For the most part, we consider two things: business impact and customer impact. For instance, if something has a large customer and business impact, it's prioritized above other items as a tier 1 launch. Or if a launch has a high customer impact but a low business impact it will fall into our T2 bucket as we likely will need to do a lot of promotion into our customer-base to drive awareness, but the launch doesn't necessarily need press coverage or a large outbound push. 

We've found the above model to be quite helpful, although subjective if we don't have the data to back up some of our releases. As mentioned, we are working to refine how we prioritize launches, but it'll likely follow this criteria to some extent. 

Arianna Schatzki-Mcclain
Group Manager, Product Marketing, Lyra Health
I strongly believe that every GTM strategy should start with researching and understanding the market, competitive, and buyer/prospect needs. Above, I mentioned more details about what types of data might be interesting to look at for verticle prioritization, but this list can also apply here. Combining market and more internal business data together helps inform your business case, which ideally happens and comes together before a decision is made to prioritize an offering onto the roadmap. If for whatever reason the business case step was skipped early on or not fully completed, you can s...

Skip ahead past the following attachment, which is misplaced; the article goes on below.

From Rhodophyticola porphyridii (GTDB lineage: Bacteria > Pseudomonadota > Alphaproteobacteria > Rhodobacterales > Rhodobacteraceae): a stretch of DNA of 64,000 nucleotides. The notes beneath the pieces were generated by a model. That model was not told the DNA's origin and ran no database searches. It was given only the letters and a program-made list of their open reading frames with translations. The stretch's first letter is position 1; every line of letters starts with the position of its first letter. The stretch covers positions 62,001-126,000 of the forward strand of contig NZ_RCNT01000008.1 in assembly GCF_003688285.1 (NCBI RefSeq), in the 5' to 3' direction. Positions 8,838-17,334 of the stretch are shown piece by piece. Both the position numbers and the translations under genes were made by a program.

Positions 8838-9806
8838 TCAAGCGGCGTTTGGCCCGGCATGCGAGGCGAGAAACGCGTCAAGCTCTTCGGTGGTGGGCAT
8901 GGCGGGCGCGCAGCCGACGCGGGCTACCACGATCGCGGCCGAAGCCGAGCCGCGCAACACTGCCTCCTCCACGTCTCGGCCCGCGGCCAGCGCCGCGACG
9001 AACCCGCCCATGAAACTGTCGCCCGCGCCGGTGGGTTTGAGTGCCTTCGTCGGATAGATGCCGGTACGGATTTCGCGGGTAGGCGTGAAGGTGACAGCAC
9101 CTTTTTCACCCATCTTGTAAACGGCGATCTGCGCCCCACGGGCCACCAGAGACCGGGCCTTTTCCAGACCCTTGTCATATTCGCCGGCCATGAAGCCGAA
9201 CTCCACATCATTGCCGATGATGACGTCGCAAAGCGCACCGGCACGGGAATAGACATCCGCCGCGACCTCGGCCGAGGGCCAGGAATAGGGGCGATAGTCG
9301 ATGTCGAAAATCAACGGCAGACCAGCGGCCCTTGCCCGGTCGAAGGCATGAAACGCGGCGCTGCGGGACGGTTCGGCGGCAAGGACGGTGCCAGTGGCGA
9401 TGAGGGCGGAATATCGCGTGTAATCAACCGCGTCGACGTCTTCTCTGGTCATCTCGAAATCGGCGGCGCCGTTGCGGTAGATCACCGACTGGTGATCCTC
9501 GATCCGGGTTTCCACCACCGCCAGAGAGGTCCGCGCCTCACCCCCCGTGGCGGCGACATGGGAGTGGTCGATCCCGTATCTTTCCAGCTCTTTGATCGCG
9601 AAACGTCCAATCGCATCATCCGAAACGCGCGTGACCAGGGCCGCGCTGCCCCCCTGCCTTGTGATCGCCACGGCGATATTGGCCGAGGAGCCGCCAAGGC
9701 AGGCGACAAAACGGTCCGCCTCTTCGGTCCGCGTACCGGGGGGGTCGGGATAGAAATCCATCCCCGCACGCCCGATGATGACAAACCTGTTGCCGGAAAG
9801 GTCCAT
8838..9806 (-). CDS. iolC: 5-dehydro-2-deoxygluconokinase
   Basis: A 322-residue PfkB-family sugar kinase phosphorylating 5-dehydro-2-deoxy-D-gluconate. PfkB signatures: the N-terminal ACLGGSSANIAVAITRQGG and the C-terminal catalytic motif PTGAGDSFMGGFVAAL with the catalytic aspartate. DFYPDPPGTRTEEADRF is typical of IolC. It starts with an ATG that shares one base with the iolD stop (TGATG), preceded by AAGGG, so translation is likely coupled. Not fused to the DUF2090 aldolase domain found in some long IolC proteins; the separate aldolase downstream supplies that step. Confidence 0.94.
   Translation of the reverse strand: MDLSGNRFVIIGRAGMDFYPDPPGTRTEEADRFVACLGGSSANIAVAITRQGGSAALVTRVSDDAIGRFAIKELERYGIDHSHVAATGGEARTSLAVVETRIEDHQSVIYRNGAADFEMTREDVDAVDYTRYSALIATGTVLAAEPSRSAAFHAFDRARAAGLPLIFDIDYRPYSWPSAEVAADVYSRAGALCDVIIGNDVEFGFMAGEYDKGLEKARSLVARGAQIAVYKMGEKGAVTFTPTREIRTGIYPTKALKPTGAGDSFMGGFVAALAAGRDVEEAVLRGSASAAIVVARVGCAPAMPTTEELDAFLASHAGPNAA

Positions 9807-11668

Stephen Baloglu
Director of Product Marketing, Adobe
Organization readiness can be measured at different altitudes…e.g. Super high level and broad: does the business have the right strategy to win? vs. tactical: are we set up for a successful product launch and meet near-term goals? And points in-between. Let’s assume the big strategy pieces are figured out and set up for success and we’re focusing on the more near-term tactical pieces of a successful launch. There are a few areas that I focus on to assess launch readiness. For all of these, the key is to gain partnership and commitment with your x-functional leaders on the priority and mea...
Dave Steer
Vice President of Product Marketing, GitLab